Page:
About Me

by Marcel Garus · 1 minute read · available at mgar.us/me

I'm a student at the Hasso Plattner Institute, and I develop open source thingies.

I'm open to getting to know new people. So, if you want to talk, these are ways to contact me, sorted in my preference order:

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By the way, I wrote other articles about interesting topics. Here's an article I recommend:

Mehl: A Syntax Experiment

2022-05-21 · 5 minute read · programming language design

Roughly speaking, there are two ways to describe data transformations:

  • top-down: you first start with a high-level overview of the dataflow

  • bottom-up: you describe what exactly you do with data and build up abstractions as you go along

Most programming languages enable both styles of representing data transformations. On a small scale, those styles usually happen in the form of function calls or method calls, respectively. For example, here's a prototypical program that sums a list and then calculates the sinus of the result:

sin(list.sum)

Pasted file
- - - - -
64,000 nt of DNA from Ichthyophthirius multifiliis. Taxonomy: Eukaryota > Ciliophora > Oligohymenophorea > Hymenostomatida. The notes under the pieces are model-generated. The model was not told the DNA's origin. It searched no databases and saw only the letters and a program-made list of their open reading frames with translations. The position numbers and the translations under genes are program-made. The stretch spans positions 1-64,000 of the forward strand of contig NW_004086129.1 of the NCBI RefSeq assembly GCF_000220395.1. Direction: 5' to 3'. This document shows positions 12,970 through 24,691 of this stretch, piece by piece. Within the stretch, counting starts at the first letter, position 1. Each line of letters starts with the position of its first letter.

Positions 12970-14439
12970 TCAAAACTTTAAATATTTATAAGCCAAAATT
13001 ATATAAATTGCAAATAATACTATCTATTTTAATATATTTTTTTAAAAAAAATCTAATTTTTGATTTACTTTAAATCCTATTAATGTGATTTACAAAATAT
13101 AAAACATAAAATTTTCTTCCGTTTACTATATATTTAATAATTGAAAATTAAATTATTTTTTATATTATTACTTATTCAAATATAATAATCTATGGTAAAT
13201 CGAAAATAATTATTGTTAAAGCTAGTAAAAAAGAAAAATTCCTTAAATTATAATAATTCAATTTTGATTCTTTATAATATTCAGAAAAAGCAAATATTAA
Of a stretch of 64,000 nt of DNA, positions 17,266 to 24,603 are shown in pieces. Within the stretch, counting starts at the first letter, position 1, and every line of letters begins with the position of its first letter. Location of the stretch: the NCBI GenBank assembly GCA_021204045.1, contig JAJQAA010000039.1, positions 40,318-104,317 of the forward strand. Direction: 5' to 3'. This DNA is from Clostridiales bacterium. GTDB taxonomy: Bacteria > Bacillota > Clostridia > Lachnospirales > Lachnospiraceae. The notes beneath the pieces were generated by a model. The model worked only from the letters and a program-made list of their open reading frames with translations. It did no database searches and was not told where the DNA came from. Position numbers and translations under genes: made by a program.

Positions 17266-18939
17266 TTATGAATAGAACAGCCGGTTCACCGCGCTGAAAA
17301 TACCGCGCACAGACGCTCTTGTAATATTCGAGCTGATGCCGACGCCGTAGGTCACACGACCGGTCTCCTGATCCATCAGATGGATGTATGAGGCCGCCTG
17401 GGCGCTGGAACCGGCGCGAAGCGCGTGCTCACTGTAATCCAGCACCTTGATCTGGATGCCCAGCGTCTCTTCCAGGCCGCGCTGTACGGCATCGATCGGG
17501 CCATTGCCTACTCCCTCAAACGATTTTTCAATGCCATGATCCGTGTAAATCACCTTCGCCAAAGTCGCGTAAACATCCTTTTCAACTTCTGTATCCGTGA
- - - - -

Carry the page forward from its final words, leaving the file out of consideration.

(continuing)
Some function calls are written in a top-down f(x) fashion, others in a bottom-up x.f style. A few languages, such as Nim, even support a Uniform Function Call Syntax, so that you can use both styles equivalently. Other languages, such as Lisp, enforce one style over the other:

(sin (sum list))

Interestingly, almost no language enforces a bottom-up style. A notable exception is shell scripting, where it's common to use the pipe operator | to pipe data from one program into the next:

ls | grep foo

This resembles how I intuitively think about source code with lots of data manipulation. For me, the description "sum the list, then take the sinus of that" feels less complicated than "take the sinus of the sum of the list." Especially for longer function chains, the bottom-up approach allows you to mentally simulate the data flowing through the program as you read the code, while the top-down approach results in a mental stack overflow.

So, what would a programming language look like that enforces a bottom-up style?